Web Accessibility Guidelines


Web Accessibility Guidelines

(a) A text equivalent for every non-text element shall be provided (e.g., via "alt", "longdesc", or in element content).

  • Every image, applet, embedded media, plug-in, etc. that conveys content has equivalent alternative text (altlongdesc, or in the element context).
  • The alternative text succinctly describes the content conveyed by the element, without being too verbose (for simple objects) or too vague (for complex objects).
  • Complex graphics (graphs, charts, etc.) are accompanied by equivalent text, either through a description in the body of the page, a link to a description on a separate page, and/or the longdesc attribute. [See Note 1]
  • Images that have a function (images within links, image buttons, and image map areas) have alternative text which describes the associated function.
  • Decorative graphics are CSS background images or have null/empty alt values (alt=""). Images with text alternatives in element content are given empty alt text to avoid redundancy.
  • Transcripts are provided for audio content.

(b) Equivalent alternatives for any multimedia presentation shall be synchronized with the presentation.

  • Video files and live audio broadcasts have synchronized captions.
  • Content presented through video, but not through audio is provided in an audio description track.

(c) Web pages shall be designed so that all information conveyed with color is also available without color, for example from context or markup.

  • Color is not used solely to convey important information.
  • Sufficient contrast is provided.

(d) Documents shall be organized so they are readable without requiring an associated style sheet.

  • Style sheets may be used for layout, but the document is still readable and understandable (even if less visually appealing) when the style sheet is turned off.

(e) Redundant text links shall be provided for each active region of a server-side image map.
(f) Client-side image maps shall be provided instead of server-side image maps except where the regions cannot be defined with an available geometric shape.

  • Client-side image maps are used instead of server-side image maps. Appropriate alternative text is provided for the image as well as each hot spot area.

(g) Row and column headers shall be identified for data tables.

(h) Markup shall be used to associate data cells and header cells for data tables that have two or more logical levels of row or column headers.

  • Data table cells are associated with the appropriate headers using the scope or id/headers attributes.

(i) Frames shall be titled with text that facilitates frame identification and navigation.

  • Each frame is given a title that describes the frame's purpose or content.

(j) Pages shall be designed to avoid causing the screen to flicker with a frequency greater than 2 Hz and lower than 55 Hz.

  • No element on the page flashes at a rate of 2 to 55 cycles per second, thus reducing the risk of optically-induced seizures.

(k) A text-only page, with equivalent information or functionality, shall be provided to make a web site comply with the provisions of this part, when compliance cannot be accomplished in any other way. The content of the text-only page shall be updated whenever the primary page changes.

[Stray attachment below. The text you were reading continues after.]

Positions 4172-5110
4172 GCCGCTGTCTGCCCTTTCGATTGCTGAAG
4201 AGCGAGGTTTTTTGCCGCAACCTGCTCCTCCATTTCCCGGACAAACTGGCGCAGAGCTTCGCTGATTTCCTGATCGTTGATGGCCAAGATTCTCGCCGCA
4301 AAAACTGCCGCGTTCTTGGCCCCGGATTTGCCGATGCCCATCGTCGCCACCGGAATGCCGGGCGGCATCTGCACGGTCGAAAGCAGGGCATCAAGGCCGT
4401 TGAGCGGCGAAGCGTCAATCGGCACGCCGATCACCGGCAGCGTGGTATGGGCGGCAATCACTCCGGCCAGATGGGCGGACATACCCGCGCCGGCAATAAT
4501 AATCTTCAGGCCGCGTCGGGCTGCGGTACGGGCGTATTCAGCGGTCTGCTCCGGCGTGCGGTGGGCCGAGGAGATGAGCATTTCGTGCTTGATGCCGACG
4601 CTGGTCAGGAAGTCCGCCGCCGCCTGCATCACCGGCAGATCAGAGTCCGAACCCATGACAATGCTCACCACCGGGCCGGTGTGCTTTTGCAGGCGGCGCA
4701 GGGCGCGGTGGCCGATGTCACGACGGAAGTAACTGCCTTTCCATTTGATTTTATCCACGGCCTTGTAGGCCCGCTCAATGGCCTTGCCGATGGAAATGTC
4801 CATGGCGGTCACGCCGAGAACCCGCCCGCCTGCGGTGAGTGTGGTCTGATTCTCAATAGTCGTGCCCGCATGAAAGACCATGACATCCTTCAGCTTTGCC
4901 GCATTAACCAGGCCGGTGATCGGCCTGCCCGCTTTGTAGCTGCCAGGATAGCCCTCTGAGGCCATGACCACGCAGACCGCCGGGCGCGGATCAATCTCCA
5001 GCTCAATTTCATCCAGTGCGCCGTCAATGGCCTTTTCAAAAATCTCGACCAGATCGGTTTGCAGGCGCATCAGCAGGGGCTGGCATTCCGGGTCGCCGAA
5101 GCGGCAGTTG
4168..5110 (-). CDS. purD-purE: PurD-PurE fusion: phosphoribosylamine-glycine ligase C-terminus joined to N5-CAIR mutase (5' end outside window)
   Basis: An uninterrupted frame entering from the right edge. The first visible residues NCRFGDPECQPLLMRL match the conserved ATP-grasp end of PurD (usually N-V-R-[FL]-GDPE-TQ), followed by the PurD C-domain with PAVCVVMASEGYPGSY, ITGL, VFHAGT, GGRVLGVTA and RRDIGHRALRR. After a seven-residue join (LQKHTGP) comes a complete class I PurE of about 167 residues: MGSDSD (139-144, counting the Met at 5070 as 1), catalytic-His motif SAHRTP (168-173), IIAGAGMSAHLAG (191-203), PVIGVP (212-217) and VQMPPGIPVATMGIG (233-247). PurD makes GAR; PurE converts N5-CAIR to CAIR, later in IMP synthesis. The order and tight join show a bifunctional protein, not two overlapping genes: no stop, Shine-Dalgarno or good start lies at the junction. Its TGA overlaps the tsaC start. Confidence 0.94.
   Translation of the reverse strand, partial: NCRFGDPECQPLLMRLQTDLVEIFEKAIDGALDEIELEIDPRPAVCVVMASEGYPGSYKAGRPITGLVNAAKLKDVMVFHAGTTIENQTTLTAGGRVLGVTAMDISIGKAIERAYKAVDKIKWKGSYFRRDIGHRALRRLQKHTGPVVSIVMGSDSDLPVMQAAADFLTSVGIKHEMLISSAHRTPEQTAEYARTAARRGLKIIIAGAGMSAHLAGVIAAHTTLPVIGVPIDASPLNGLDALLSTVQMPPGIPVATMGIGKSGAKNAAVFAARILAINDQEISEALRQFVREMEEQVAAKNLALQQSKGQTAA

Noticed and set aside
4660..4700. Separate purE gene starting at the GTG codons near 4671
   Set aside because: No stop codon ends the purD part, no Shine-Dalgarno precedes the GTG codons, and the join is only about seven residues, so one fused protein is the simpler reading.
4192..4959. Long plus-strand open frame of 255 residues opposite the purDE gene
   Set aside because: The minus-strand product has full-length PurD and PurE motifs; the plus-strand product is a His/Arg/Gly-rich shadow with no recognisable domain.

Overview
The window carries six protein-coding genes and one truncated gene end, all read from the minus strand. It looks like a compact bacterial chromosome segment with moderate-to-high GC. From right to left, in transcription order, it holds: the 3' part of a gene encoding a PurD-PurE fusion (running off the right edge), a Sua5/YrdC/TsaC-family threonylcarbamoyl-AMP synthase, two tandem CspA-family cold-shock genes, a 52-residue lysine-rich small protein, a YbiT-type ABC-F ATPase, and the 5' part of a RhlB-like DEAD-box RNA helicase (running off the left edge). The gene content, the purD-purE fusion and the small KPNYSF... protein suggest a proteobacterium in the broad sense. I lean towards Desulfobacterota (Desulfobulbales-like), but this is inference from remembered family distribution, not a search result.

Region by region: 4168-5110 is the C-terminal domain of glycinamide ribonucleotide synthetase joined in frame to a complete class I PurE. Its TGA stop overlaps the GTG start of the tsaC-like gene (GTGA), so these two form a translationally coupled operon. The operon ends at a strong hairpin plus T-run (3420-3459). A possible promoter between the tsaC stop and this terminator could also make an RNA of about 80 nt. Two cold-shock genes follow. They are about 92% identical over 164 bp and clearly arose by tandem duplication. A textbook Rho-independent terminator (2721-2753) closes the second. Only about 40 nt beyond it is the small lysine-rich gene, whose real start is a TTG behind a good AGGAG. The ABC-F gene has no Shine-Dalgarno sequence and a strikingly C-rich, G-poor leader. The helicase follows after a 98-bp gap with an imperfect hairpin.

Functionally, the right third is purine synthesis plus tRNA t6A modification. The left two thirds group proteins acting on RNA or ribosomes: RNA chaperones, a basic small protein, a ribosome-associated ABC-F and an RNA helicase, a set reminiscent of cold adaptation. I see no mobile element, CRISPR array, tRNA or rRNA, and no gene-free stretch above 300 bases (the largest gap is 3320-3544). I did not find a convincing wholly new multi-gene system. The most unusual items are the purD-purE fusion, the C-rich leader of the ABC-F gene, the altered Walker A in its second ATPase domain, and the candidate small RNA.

• text-only version is created only when there is no other way to make the content accessible or when it offers significant advantages over the main version for certain disability types.
  • The text-only version provides equivalent content and is up-to-date with the main version.

(l) When pages utilize scripting languages to display content, or to create interface elements, the information provided by the script shall be identified with functional text that can be read by assistive technology.

  • Content and functionality provided by scripting is directly accessible to assistive technologies and the keyboard. <noscript> content does not constitute a suitable alternative to inaccessible scripting.

(m) When a web page requires that an applet, plug-in or other application be present on the client system to interpret page content, the page must provide a link to a plug-in or applet that complies with §1194.21(a) through (l).

  • A link is provided to a page where the plug-in can be downloaded.
  • All applets, scripts and plug-ins (including PDF and PowerPoint files, etc.) and the content within them are accessible to assistive technologies, or else an alternative means of accessing equivalent content is provided.

(n) When electronic forms are designed to be completed on-line, the form shall allow people using assistive technology to access the information, field elements, and functionality required for completion and submission of the form, including all directions and cues.

  • <input><textarea>, and <select> elements have descriptive labels.
  • Scripting of form elements does not interfere with assistive technologies or keyboard.

(o) A method shall be provided that permits users to skip repetitive navigation links.

  • A link is provided to skip over navigational menus or other lengthy lists of links. A good heading structure also facilitates navigation.

(p) When a timed response is required, the user shall be alerted and given sufficient time to indicate more time is required.

  • The user has control over the timing of content changes.